I enjoyed the fact that Jane stopped moaning over her ex and let herself get over that. It was also refreshing to see Bruiser’s character in a bit more depth. In spite of this, though, it felt like the book had Jane sort of revisit every character she’d met in order to just have them included.

I was not a fan of the part where Jane kills an over 100-year-old evil blood slave that is known as “the Devil” for her malicious and crazy powerful fighting skills, yet gets all mopey because she “killed a human when she didn’t need to.” I’m fairly sure that someone who has been through what she’s been through and has seen good and evil as much as Jane has would be able to reconcile the fact that a century-old, vampire blood-powered evil warrior woman doesn’t really count as an innocent human any longer. Especially because the “human” in question was actively trying to kill people Jane cared about.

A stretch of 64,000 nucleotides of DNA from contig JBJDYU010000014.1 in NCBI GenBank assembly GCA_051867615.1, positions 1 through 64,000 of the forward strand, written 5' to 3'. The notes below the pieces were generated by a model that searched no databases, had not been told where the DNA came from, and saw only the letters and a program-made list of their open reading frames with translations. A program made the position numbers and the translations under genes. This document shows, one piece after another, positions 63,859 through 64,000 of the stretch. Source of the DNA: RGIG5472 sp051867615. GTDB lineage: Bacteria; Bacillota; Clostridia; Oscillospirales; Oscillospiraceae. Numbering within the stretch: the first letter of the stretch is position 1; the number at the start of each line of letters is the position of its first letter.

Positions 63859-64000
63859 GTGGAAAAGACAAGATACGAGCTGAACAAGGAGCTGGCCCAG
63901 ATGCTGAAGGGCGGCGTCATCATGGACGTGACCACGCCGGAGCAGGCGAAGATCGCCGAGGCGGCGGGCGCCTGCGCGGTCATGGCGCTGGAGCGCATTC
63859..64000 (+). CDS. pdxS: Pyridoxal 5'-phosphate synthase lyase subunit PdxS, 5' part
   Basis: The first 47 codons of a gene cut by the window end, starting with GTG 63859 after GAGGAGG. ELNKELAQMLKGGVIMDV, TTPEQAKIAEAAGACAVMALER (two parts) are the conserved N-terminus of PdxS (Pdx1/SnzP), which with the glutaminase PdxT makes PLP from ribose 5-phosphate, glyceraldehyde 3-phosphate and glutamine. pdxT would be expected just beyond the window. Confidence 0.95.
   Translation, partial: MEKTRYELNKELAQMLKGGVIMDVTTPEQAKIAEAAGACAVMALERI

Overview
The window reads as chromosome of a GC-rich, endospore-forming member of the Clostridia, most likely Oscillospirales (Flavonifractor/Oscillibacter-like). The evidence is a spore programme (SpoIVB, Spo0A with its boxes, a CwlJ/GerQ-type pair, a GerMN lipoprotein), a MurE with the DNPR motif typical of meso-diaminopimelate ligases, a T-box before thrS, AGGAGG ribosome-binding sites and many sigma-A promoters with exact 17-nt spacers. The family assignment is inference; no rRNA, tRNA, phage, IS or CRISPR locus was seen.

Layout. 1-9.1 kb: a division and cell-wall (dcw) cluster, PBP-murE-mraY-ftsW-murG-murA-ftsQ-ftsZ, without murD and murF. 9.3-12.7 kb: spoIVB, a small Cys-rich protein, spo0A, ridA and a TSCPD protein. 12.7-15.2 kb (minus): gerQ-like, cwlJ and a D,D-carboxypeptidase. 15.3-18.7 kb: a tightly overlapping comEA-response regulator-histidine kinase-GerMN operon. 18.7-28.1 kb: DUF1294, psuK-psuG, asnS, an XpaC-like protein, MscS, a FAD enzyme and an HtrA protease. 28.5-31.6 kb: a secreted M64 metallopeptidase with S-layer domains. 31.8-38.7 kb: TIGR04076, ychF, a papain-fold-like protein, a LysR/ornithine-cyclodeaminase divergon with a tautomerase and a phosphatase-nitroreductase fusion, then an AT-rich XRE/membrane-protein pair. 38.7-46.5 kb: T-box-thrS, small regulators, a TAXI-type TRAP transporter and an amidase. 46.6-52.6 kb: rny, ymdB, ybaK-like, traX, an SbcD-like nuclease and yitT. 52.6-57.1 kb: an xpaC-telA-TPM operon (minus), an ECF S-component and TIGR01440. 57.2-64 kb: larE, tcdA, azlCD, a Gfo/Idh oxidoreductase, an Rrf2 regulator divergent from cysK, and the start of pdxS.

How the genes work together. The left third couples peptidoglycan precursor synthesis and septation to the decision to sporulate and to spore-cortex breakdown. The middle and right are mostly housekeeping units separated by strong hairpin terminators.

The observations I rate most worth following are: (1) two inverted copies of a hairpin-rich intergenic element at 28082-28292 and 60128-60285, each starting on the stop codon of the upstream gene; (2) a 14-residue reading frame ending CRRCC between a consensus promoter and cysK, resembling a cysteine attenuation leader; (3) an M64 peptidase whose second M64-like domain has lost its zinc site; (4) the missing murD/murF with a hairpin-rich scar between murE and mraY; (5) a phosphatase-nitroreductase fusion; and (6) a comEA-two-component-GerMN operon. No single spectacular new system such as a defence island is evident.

So, there you go. It was just okay. The plot wasn’t thrilling, there was a host of problems with too much description and complexity in the presentation of the supernatural and mythical, and there were somewhat weird and inexplicable time-stopping powers that dealt with interdimensional magic ley lines. The book was a bit of a mess, but if you’re a fan of the series, it might be worth a shot. I’m glad I didn’t pay for it. This is a READ WITH CAUTION, because some folks might want to read this, if they’ve read this series.